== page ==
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Out-of-box experience (OOBE pronounced oo-bee) is the experience a consumer (or user) has when preparing to first use a new product. In relation to computing, this includes the setup process of installing and/or performing initial configuration of a piece of hardware or software on a computer. This generally follows the point-of-sale or the interaction of an expert user.
The out-of-box experience is typically the first impression a product creates, such as the ease with which a buyer can begin using the product. For hardware products, a positive OOBE can be created with logical easy-to-follow instructions and good quality of manufacturing.
The process of installing Microsoft Windows is a common example for OOBE. While the installation is largely automatic, the user must proceed through multiple screens to acknowledge software license terms, specify partition settings for the hard disk, enter the "product key", select international settings, a time zone, and also configure network settings. After the installation is complete, Microsoft Windows launches the "out-of-box application that presents a full-screen wizard to assist the user with critical first steps of using Windows, such as creating a user account, registering the software with Microsoft (optional), configuring Internet connectivity, and product activation. Although this Microsoft application is named after OOBE, the real OOBE began when the user first turned on a new computer and was taken through the initial setup.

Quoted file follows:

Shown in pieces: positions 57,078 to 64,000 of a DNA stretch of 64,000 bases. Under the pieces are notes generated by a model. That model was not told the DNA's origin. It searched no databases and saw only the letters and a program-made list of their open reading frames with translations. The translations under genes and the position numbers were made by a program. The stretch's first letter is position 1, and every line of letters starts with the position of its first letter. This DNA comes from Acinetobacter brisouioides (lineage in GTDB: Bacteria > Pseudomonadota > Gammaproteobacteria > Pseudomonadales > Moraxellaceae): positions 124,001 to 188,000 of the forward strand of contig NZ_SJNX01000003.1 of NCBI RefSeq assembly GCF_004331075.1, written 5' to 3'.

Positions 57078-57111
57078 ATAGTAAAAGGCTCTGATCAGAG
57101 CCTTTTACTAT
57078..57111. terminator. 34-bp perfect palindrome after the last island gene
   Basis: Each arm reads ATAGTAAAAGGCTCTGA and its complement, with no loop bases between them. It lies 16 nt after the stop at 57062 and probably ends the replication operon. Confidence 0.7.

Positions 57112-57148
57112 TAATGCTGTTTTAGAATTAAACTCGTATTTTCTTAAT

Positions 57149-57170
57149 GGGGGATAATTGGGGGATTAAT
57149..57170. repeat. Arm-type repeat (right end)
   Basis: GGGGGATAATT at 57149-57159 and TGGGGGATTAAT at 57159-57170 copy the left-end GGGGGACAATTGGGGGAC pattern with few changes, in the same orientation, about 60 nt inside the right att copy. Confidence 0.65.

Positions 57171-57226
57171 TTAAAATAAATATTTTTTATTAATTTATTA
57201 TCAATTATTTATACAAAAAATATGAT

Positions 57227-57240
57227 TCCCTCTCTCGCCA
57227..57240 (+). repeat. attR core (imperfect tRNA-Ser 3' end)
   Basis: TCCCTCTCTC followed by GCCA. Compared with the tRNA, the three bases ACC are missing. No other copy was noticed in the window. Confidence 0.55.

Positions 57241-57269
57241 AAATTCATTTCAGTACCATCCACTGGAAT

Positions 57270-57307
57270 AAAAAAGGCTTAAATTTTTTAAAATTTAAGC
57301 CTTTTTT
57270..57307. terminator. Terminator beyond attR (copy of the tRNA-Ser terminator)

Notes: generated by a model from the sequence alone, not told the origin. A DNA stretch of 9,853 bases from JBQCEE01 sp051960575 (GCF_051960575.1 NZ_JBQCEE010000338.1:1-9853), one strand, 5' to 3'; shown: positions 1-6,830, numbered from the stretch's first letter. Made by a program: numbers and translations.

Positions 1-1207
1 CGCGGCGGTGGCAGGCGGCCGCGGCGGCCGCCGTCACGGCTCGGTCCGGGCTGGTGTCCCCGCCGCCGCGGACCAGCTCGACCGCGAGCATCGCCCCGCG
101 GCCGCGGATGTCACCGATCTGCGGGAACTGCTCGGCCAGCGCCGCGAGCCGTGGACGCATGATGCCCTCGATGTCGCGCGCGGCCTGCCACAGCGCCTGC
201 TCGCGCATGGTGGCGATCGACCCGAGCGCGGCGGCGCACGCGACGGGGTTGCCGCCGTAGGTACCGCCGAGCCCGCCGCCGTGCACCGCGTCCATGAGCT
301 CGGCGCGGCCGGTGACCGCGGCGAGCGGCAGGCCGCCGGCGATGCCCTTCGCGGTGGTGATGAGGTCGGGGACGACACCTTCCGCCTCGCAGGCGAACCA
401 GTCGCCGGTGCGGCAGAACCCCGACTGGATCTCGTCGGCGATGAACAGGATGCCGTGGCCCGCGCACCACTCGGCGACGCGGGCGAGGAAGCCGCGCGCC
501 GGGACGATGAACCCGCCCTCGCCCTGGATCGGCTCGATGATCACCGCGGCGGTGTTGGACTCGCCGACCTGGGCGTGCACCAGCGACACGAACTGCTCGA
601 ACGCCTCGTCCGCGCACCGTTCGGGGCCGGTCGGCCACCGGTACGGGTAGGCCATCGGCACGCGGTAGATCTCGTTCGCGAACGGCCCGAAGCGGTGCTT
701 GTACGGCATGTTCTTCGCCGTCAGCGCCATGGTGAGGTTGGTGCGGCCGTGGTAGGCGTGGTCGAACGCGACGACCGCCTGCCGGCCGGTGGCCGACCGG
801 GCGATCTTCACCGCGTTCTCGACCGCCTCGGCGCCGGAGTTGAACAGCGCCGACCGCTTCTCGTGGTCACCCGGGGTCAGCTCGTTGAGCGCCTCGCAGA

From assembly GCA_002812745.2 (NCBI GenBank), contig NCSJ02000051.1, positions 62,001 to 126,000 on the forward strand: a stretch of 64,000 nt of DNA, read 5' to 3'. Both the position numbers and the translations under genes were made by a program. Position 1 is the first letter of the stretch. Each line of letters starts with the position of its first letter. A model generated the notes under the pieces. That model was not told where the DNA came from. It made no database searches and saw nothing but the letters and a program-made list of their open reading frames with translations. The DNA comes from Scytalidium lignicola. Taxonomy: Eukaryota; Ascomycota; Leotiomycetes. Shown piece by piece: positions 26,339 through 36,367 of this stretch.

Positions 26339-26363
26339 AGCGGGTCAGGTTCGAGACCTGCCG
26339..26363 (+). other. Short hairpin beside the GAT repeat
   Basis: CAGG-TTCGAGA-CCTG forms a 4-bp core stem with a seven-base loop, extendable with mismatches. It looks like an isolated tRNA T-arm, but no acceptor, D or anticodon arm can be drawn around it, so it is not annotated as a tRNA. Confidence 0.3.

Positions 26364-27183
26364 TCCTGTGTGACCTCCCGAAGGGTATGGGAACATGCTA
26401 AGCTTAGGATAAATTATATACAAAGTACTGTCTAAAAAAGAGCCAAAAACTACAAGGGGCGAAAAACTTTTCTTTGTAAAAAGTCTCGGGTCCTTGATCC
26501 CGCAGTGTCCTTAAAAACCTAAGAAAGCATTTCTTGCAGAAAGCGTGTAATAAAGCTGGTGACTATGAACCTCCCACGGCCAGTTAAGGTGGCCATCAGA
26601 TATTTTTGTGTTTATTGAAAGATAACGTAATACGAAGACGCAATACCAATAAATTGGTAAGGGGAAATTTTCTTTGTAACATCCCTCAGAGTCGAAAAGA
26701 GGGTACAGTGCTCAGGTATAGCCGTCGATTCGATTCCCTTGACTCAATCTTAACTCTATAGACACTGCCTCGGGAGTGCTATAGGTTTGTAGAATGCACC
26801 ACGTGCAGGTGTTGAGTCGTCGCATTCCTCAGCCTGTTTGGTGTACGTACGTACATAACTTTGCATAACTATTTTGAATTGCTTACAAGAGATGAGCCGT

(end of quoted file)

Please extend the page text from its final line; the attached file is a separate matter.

For poor out-of-box experiences, the specific term out-of-box failure (OOBF or OBF) has been coined to describe immediate product failures.
|Look up Out-of-box in Wiktionary, the free dictionary.|
- IBM ease of Use - Out-of-box experience - guidelines and insights to help other software and hardware companies design out-of-box experiences.
- UsabilityFirst.com's Definition
- Frontend.com article on OOBE